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Tyalla Primary School has found a way to make music tuition more accessible for its students.

Music teacher Joe Quiring said with the Principal’s support he established a guitar group at the school in February last year.

“The guitar group was set up to teach guitar to students who might not otherwise have the opportunity to learn how to play an instrument,” Mr Quiring said.

“Very few students can afford their own guitar so initially we borrowed 6 old guitars from our neighbouring high school.”

Mr Quiring said there was so much interest in the group he successfully applied for funding from the ETC Community Support Fund to purchase 16 new guitars.

“Without having that funding we would still be battling along with our six borrowed guitars and there would be no way we could have 40 students in guitar group like we do at the moment,” Mr Quiring said.

Mr Quiring said studies have shown that students who play an instrument perform much better academically and socially throughout their lives.

“The biggest change I’ve seen amongst students since the guitar group began at the school has been the growth in confidence, particularly amongst some of the quieter students,” Mr Quiring said.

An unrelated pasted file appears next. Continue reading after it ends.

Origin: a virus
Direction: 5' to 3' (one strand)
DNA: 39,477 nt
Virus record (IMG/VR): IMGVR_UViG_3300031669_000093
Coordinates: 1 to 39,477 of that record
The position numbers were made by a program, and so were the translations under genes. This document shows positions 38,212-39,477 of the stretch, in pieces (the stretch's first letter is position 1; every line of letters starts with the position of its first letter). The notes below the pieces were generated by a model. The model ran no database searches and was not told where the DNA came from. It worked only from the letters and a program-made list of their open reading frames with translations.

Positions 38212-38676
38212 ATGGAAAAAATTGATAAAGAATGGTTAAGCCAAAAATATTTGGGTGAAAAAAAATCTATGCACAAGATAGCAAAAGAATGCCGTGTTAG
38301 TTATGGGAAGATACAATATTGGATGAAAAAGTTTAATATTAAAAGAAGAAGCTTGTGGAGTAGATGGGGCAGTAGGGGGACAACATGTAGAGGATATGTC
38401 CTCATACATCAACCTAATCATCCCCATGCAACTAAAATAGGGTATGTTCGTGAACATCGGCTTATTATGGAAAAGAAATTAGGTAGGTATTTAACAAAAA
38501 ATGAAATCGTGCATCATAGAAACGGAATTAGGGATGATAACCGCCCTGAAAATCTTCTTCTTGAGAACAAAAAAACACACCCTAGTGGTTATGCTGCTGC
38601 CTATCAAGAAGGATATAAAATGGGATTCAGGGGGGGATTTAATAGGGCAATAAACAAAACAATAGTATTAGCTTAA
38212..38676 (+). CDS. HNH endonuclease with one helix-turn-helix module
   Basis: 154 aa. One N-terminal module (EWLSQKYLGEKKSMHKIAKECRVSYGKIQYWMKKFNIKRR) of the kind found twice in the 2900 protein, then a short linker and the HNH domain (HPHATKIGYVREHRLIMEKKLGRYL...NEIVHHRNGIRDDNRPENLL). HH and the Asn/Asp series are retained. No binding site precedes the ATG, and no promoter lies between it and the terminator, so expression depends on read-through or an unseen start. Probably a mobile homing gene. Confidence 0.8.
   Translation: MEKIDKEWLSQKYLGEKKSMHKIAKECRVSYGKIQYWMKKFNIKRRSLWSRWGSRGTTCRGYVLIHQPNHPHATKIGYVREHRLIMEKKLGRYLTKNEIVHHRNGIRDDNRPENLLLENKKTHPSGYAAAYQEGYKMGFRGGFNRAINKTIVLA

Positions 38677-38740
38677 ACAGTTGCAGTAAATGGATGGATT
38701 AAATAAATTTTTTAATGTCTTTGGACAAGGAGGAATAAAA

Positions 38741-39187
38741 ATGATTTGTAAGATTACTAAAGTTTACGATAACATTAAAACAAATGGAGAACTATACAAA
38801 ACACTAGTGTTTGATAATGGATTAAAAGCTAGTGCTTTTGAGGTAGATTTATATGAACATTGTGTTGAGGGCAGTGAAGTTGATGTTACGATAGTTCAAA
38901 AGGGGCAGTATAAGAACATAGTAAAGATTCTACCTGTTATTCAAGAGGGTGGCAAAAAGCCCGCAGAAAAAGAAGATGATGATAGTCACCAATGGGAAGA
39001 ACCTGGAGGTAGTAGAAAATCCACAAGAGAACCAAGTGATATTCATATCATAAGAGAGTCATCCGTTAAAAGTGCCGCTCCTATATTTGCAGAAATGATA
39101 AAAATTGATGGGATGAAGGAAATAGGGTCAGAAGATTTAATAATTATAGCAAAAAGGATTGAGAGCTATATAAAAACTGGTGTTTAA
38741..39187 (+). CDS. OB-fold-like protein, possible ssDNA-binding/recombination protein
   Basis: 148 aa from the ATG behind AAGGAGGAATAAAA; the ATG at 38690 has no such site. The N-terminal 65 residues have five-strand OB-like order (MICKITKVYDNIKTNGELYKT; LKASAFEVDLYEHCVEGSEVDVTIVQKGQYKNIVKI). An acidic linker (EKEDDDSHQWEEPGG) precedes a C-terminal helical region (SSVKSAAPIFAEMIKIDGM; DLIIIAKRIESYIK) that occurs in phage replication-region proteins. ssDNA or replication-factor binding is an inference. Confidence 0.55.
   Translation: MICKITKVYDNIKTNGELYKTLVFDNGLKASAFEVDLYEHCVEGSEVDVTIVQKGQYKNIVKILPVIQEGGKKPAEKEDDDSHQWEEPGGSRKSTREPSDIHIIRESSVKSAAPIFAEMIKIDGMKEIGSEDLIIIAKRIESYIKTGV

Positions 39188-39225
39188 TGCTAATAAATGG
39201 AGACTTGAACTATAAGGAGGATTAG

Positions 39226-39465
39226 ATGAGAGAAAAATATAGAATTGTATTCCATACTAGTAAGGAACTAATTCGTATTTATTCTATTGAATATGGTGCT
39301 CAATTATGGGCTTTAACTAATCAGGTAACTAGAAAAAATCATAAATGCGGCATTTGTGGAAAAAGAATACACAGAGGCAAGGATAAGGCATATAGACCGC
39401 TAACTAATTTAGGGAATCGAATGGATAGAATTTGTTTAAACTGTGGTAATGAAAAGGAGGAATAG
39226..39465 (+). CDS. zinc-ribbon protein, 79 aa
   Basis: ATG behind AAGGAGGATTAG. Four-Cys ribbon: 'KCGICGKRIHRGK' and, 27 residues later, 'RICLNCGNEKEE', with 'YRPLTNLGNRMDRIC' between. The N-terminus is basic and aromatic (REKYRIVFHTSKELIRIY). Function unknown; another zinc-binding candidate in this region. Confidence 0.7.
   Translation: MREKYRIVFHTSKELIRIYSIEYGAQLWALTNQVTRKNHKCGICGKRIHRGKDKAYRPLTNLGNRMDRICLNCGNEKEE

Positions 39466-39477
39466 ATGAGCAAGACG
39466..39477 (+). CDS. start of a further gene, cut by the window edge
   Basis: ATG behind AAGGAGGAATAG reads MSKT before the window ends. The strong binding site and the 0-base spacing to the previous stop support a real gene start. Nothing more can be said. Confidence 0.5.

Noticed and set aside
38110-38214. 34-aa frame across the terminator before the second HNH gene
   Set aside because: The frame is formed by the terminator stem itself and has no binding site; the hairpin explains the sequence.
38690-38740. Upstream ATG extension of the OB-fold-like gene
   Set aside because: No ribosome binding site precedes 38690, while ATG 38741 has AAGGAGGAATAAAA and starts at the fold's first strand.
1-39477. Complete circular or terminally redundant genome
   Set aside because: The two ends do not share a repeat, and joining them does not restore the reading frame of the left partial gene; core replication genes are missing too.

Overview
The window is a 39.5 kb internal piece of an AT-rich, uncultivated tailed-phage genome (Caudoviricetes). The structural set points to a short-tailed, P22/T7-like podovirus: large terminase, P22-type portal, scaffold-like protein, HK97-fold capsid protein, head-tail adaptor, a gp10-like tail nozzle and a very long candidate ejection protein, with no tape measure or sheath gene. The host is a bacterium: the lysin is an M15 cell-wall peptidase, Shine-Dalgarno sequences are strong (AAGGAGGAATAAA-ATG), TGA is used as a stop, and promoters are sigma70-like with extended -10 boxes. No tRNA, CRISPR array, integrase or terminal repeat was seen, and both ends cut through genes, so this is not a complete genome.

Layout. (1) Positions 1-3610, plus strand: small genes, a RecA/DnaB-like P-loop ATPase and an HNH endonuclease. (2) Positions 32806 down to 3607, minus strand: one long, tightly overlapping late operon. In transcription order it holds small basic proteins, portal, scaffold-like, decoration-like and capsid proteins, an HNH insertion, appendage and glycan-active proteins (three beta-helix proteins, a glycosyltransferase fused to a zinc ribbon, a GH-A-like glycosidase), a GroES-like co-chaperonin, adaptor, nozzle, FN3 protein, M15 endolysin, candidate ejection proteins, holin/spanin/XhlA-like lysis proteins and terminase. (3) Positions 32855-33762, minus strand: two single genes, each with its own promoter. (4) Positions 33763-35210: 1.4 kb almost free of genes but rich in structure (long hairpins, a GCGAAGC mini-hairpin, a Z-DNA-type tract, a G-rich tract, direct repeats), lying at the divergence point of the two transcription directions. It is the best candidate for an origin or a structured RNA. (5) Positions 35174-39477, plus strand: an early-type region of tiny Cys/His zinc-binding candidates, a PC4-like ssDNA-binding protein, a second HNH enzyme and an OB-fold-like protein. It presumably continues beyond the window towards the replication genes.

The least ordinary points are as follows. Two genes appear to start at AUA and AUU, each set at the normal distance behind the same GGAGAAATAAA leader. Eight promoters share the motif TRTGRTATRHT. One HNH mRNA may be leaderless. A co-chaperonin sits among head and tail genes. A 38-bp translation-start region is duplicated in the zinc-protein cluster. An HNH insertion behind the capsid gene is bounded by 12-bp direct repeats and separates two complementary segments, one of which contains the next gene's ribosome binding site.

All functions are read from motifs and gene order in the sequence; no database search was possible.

Student Laura Spooner said she signed up for the guitar group after a friend told her how much fun it was.

“It’s been a lot of fun going to all the performances and learning how to play,” Laura said.

“The funding from ETC has meant that we all get an opportunity to play a guitar, instead of having to share them around, and it also means we can now practise as much as we like.”

ETC Director Lorraine Mouafi said it was a pleasure to be able to support the Tyalla Primary School guitar group.

 “The ETC Community Support Fund is designed to help organisations improve the social and economic development of local communities,” Ms Mouafi said.

“ETC is proud to be a not-for-profit company and we are confident the money we are donating will help make a more positive future for our community.

“Since 1989, ETC has placed over 51,000 Australians into jobs, trained more than 23,000 people, helped over 34,000 small businesses to start-up and grow, and contributed in excess of $25 million to the local communities in which we operate.”



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